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The Body Condition Score (BCS) for your Cat

With humans, doctors use the so-called Body Mass Index to determine if we are under- or overweight. For our pets there is a somewhat different metric - the Body Condition Score (BCS). BCS helps you or your vet to determine if your cat is in a good shape physically, that is, whether kitty is fit or fat. BCS is a somewhat subjective rating based on criteria which we will describe further below. From these you can determine the perfect weight for your particular cat.

First though, let's address the question of why, if the Body Mass Index is good enough for humans,why can't it be used for pets? Indeed, though the the Body Mass Index is far from perfect, it would be more scientific. However, our furry companions differ greatly in size and shape even among different breeds, let alone species, so the Body Mass Index is not actually useful. Hence the reason for developing the BCS.

There are two main BCS scales which are in use; scale 1-5 and 1-9. On both scales the 1 refers to animals which are definitely too thin and the top number (5 or 9) to animals which are obese. For home assessment the scale 1-5 is probably more useful and this we discuss in more detail below. The larger scale incorporates more subtle changes body weight and therefore is prefered by some vets. If, in your home assessment, you think your cat falls into one of the two extremes it is important to consult the the vet.

Here's how to score your cat

To determine where your cat fits on the BCS look at 5 major physical markers

  1. How does the cat look from above?
  2. How is she from the side?
  3. Can I feel the spine and how does the spine feel under your fingers?
  4. Can I feel the catís individual ribs, and how do they feel?
  5. Does the cat have a waist, and how apparent are her hip bones?

By looking at the cat from above and from the side you can determine her overall shape. So for example, when the cat is seen from above are any bones sticking out? (e.g. shoulder blades, spine or hips). Looking at the cat from the side, are the ribs visible? Does the cat's tummy curve sharply upwards behind the ribs, or is there the gentle curve of a well-shaped waist or is the midsection bulging out? Many cats accumulate fat in their abdominal pads, so looking at a cat's waist is a good clue as to her overall condition.

(These abdominal fat pads are symmetrical deposits of fat that occur commonly in adult cats. They tend to be more prevalent in overweight individuals, but they can also occur in cats with ideal weight. Abdominal fat pads often develop either at maturity or after a cat is spayed or neutered.)

Following your visual assessment, the next thing is to feel the cat. Start with the back. You should be able to feel the spine by gently pressing your fingers along the middle of the catís back. Ideally, the spine should be covered by a thin layer of fat allowing you to just feel some of the bumps of the vertebrae.Next check the ribs on both sides. By gently digging in your fingers you should feel each individual rib with some fat covering. The ribs should not be visible but easily detected by touch.Pay attention to how soft the fat layer feels.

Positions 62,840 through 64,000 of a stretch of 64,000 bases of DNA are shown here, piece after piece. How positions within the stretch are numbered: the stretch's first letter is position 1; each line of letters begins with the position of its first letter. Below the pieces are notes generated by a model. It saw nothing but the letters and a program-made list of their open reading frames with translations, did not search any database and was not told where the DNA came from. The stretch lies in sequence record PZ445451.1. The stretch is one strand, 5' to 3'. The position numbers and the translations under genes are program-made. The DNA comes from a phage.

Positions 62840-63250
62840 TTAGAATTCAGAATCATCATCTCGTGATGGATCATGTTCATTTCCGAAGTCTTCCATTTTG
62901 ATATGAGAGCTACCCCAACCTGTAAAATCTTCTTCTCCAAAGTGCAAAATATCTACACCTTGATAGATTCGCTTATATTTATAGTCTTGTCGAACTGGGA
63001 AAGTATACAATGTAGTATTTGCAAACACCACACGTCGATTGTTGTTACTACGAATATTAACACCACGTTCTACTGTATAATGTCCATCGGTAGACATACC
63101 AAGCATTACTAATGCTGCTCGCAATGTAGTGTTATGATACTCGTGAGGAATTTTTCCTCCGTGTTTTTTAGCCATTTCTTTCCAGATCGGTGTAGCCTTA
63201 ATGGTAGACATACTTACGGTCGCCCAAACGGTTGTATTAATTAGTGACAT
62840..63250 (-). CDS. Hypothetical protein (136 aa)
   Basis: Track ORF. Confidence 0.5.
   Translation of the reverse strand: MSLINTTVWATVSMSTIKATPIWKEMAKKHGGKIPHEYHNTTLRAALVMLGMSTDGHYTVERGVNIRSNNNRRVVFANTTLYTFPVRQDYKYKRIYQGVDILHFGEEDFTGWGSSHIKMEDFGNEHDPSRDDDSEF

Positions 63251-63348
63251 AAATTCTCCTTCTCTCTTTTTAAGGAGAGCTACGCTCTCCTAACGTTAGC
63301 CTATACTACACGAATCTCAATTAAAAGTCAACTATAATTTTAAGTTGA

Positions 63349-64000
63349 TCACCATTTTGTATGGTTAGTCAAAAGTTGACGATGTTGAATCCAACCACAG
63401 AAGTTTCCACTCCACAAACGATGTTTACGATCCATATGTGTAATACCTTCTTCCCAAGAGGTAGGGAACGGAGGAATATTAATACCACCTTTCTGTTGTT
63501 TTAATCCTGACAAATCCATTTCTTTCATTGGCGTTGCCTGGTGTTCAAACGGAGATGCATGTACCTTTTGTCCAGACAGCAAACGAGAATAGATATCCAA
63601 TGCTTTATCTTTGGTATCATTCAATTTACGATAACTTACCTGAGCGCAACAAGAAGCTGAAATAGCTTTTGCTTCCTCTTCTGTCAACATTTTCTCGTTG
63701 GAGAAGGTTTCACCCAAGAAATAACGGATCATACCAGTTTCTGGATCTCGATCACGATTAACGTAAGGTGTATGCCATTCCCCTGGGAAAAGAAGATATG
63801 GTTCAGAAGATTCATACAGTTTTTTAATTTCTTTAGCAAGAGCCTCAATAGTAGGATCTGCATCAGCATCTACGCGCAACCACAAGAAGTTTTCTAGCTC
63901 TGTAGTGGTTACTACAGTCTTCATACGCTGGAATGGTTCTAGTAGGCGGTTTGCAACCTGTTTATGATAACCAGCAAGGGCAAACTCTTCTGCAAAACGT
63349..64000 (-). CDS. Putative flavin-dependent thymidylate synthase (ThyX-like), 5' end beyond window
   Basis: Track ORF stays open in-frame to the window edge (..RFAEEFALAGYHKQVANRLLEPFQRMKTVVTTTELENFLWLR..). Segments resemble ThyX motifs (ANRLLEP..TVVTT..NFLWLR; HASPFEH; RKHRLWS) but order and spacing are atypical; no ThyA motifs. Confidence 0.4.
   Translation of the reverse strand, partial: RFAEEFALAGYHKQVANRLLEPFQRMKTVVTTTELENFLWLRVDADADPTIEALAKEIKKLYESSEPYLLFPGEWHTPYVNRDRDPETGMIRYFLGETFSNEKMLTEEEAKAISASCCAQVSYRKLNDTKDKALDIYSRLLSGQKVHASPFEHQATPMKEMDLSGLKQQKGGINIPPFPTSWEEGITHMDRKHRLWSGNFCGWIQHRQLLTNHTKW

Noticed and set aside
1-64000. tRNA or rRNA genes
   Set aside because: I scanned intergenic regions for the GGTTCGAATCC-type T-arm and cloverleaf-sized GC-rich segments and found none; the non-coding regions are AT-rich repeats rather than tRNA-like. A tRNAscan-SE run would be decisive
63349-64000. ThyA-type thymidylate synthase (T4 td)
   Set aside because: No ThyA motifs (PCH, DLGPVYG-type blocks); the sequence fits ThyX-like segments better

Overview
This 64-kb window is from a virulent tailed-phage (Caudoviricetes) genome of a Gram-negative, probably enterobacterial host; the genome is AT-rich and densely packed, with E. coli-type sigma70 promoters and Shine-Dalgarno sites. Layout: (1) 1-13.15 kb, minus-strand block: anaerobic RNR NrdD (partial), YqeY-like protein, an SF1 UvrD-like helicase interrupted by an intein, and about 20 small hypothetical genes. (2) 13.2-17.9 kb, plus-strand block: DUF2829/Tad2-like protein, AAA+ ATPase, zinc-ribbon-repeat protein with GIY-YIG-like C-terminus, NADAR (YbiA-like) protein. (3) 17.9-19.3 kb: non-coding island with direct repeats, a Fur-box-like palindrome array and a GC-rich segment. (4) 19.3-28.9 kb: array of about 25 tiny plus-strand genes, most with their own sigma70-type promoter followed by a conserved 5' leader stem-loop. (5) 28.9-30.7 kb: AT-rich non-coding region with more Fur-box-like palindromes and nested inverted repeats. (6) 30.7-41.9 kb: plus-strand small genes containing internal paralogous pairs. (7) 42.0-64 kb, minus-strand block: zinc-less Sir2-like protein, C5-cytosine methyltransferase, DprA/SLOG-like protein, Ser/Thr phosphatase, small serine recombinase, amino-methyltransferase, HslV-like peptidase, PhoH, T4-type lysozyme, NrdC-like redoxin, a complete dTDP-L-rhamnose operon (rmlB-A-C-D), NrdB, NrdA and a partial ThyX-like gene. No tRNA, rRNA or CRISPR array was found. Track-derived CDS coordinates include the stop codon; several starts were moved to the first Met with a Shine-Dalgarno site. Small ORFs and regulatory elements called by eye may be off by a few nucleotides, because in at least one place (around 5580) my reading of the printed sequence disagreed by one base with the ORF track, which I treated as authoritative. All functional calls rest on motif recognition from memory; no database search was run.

Ok now that the visual and physical assessment is done, have a look at the points below to see where your cat fits in.

Scale 1-5

1. The cat is very thin at the point of being emaciated.
The ribs are very visible with no palpable fat, the vertebrae can be seen from above or easily felt - again without the softness of surrounding fat. There is a very sharp upwards curve below the ribs. The catts hips are bony and sticking out.
2. The cat is underweight.
The ribs, backbone and pelvis are easily palpable with minimal fat detected and the bones are somewhat visible under the skin. The upward curving waist behind the ribs is still very obvious. There is minimal abdominal fat.
3. The cat's weight is ideal.
The bones are not visible but easily palpable under a thin layer of fat. There is a gentle curve behind the ribs which makes the waist visible. Abdominal fat pads are not pronounced.
4. The cat is overweight
The ribs, backbone or pelvis are difficult to feel because of a pronounced fat layer covering them. The tummy tuck is only slightly visible. There is an obvious rounding of the abdomen when looking from above. The abdominal pads are moderately large, and as a result the tummy looks somewhat saggy.
5. The cat is obese
The ribs and backbone cannot be felt because they are covered by a thick layer of fat. Havy fat deposits covering the whole cat are easily visible from above and the side. Face and limbs are also enlarged due to fat deposits. Extensive abdominal fat pads.

Once you have scored your cat using the BCS score, weigh the cat. This will later help to establish the ideal weight for your cat. Weighing your cat on a bathroom scale is not accurate because those scales are not normally designed to handle relatively small weights such as a cat's. To get a more accurate reading weigh the cat while holding her, then get on the scales alone and subtract your own weight. You can double-check your home readings with your vet for more accuracy.

The information supplied here is intended as a guideline only.


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